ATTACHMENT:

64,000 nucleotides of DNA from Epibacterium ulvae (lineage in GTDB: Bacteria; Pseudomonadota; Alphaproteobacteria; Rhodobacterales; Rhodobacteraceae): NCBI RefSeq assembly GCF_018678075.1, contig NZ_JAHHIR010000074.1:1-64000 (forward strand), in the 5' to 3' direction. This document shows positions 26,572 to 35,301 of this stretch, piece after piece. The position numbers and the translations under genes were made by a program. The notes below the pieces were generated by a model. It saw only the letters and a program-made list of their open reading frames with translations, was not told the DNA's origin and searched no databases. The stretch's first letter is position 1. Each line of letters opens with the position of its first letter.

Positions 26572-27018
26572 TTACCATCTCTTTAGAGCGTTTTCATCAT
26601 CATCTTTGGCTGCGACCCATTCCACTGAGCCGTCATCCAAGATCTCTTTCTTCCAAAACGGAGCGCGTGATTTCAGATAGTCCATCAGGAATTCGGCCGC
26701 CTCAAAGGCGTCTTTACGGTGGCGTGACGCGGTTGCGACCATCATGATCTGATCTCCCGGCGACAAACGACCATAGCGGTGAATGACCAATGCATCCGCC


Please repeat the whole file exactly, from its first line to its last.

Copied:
64,000 nucleotides of DNA from Epibacterium ulvae (lineage in GTDB: Bacteria; Pseudomonadota; Alphaproteobacteria; Rhodobacterales; Rhodobacteraceae): NCBI RefSeq assembly GCF_018678075.1, contig NZ_JAHHIR010000074.1:1-64000 (forward strand), in the 5' to 3' direction. This document shows positions 26,572 to 35,301 of this stretch, piece after piece. The position numbers and the translations under genes were made by a program. The notes below the pieces were generated by a model. It saw only the letters and a program-made list of their open reading frames with translations, was not told the DNA's origin and searched no databases. The stretch's first letter is position 1. Each line of letters opens with the position of its first letter.

Positions 26572-27018
26572 TTACCATCTCTTTAGAGCGTTTTCATCAT
26601 CATCTTTGGCTGCGACCCATTCCACTGAGCCGTCATCCAAGATCTCTTTCTTCCAAAACGGAGCGCGTGATTTCAGATAGTCCATCAGGAATTCGGCCGC
26701 CTCAAAGGCGTCTTTACGGTGGCGTGACGCGGTTGCGACCATCATGATCTGATCTCCCGGCGACAAACGACCATAGCGGTGAATGACCAATGCATCCGCC